…the majority of consumers seem to be unaware of this, or of the audio quality they’re missing out on! They spend endless hours experiencing audio at sub- 128kbps bit rates, at the mercy of whoever uploaded the material, without knowing what it should sound like, without realising how bad it sounds, and unaware of the artefacts they’re hearing that shouldn’t be there. The quote stems from a journalist writing in the music recording magazine of Sound on Sounds and highlights issues concerning on-line music and the affordance such music brings for the listeners. Currently, music may be accessed via real-time streaming, accessed in complex conglomerates side by side with other types of content via computers, mobile phones, tablets, televisions, car stereos and soon to be accessed via new technology housed by the Internet of Things (IoT). Up until now, the technology of streaming has focused on access, robustness, interoperability between devices and extensive additional service augmenting the realm of musicking. Issues of the musical sound qualities and how aspects of sound quality interplay with the affordance of listening have more or less been neglected in favour of accessibility. From what we have learned from scholars accounting for digital formats and bit reduction as well as compression of dynamics in sound, there are some aspects concerning this field that is missing and as it seems neglected for the masses of music consumption. The development of smart technology orbiting music has just recently returned to issues of high fidelity and home stereo equipment. This development could be interpreted as a renaissance for the affordance of music listening. However, the quality of sound, which embeds the music, is not solely depending on the recording, the mix or the mastering engineers. It also depends on the adaptation of sound streams for the final playback device. In addition to these traditional delimiting nodes of sound quality, streamed music is constituted by numerous things and aspects such as broadband access, broadband capability, the robustness of the broadband system, the digital format and the velocity of transmission. This presentation, which is a part of a larger research project focusing the streaming company of Spotify as an actor of musical Bildung, will outline a suggestion for a designed method where different categories of participators will be selected to research the affordance of sound qualities of streamed music. Affordance of listening should be understood as the nexus between sound engineering and music cognition bridged by music education. The research should focus traditional aspects of perception and cognition but also socialisation that constitutes taste and preferences, and finally educational aspects as conceptualisation, learning and awareness. Four main themes are emphasised in this presentation; (i) developing methods to describe and measure sensation quantities when it comes to describing sound quality and the affordance of perceptual coding, (ii) selecting various types of listeners regarding age, gender, music educational background when studying stimulus quantities of streamed music, (iii) using the listeners preferred music to complement music from a control sample of tunes, and (iv) attributes used to communicate quality of sound and music within various communities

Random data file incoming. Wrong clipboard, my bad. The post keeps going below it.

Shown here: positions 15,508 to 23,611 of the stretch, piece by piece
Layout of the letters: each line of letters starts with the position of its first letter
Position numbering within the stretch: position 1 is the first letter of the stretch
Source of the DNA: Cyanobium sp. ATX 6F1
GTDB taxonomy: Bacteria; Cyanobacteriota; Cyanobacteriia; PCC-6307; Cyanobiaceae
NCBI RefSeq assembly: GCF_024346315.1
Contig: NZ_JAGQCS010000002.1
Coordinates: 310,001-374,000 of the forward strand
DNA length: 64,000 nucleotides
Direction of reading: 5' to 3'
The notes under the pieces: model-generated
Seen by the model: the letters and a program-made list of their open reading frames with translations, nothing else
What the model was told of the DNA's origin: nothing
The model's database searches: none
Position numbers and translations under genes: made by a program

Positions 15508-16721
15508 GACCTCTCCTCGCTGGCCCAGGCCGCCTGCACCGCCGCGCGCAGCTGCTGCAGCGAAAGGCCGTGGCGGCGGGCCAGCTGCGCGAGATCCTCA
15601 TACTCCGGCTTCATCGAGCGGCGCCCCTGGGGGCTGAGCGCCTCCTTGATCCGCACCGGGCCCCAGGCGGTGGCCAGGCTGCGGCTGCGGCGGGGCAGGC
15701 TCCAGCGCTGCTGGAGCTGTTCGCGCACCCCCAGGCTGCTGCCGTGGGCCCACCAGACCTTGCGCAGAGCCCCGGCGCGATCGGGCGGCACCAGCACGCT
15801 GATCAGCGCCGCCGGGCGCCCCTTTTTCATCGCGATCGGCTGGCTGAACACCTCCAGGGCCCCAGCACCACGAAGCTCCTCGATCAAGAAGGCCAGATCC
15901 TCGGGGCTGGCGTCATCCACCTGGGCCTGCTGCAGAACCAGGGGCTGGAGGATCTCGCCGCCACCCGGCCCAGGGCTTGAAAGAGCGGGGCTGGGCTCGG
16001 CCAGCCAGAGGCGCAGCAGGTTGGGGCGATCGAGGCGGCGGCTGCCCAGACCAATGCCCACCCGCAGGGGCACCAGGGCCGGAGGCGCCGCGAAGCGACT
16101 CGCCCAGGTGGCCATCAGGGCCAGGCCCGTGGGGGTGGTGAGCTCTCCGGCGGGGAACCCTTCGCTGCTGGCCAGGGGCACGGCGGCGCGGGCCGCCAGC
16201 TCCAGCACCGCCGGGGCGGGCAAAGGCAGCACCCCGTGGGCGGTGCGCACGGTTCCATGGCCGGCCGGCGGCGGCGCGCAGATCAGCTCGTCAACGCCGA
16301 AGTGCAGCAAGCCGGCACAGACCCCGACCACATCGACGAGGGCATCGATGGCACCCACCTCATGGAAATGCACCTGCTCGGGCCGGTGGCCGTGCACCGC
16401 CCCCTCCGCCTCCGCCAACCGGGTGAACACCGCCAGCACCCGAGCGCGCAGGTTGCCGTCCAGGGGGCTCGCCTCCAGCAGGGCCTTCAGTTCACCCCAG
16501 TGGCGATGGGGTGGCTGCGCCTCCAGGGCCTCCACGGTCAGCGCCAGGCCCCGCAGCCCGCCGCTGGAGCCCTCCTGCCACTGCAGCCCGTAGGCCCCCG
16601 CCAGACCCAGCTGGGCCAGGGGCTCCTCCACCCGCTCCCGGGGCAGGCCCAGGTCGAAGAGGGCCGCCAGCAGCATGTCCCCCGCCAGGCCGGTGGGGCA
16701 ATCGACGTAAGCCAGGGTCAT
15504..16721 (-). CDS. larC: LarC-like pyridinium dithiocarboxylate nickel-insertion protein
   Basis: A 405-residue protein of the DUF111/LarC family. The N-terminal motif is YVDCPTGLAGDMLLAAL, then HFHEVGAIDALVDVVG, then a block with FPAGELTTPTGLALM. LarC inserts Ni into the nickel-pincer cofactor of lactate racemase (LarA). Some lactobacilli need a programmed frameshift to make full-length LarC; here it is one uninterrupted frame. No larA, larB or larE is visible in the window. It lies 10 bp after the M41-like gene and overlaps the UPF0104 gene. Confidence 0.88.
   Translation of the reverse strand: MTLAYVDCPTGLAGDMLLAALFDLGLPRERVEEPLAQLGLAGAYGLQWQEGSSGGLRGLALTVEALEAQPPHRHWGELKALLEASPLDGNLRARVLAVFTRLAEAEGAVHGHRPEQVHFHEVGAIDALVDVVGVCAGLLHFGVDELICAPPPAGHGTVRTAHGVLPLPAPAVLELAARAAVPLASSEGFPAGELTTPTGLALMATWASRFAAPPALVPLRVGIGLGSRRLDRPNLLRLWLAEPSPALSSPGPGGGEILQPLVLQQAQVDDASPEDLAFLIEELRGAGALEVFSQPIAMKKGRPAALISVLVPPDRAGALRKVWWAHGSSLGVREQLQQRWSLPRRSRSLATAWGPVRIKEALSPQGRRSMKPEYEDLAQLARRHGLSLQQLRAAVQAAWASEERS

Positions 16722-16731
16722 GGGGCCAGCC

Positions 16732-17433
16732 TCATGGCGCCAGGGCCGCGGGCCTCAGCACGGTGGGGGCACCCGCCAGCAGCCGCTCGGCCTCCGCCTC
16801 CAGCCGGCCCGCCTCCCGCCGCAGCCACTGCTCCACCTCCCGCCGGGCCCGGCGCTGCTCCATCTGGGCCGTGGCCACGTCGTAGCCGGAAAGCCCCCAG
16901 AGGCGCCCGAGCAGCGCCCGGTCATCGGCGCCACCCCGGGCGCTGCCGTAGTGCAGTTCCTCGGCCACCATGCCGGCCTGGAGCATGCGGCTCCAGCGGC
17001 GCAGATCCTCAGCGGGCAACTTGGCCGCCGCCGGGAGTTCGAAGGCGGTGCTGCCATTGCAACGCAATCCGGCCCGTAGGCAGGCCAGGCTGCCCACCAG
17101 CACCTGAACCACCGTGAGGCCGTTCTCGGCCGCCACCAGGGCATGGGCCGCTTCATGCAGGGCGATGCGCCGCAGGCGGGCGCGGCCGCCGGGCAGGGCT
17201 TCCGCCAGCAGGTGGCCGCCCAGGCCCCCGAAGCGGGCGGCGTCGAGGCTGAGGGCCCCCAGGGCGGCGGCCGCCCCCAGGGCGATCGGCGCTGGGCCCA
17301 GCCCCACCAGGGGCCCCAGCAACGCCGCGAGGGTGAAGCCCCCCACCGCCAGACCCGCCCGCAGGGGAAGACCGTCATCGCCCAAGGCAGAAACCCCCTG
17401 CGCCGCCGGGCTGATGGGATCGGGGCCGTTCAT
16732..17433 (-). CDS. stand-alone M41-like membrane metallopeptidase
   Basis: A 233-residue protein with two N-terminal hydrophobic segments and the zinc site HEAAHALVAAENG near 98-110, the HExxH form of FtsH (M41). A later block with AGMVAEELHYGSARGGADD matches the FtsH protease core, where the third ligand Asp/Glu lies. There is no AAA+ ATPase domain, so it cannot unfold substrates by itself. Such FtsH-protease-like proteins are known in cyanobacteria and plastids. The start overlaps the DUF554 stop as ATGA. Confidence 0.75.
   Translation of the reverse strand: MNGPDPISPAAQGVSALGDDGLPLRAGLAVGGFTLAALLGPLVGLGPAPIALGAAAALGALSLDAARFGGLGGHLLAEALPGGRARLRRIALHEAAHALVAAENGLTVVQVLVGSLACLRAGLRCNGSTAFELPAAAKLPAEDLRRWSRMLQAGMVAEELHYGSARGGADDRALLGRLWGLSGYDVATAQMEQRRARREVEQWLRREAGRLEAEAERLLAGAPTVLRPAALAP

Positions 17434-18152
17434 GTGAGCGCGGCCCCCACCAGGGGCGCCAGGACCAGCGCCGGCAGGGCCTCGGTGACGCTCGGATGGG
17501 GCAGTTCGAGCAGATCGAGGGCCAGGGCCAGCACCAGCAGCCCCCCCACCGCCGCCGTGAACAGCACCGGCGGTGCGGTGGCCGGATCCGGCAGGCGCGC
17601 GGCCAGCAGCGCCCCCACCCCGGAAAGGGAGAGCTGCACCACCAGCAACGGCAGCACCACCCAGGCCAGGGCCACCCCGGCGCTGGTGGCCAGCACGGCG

Evaluation of Live Loudness Meters by Jon Allan( )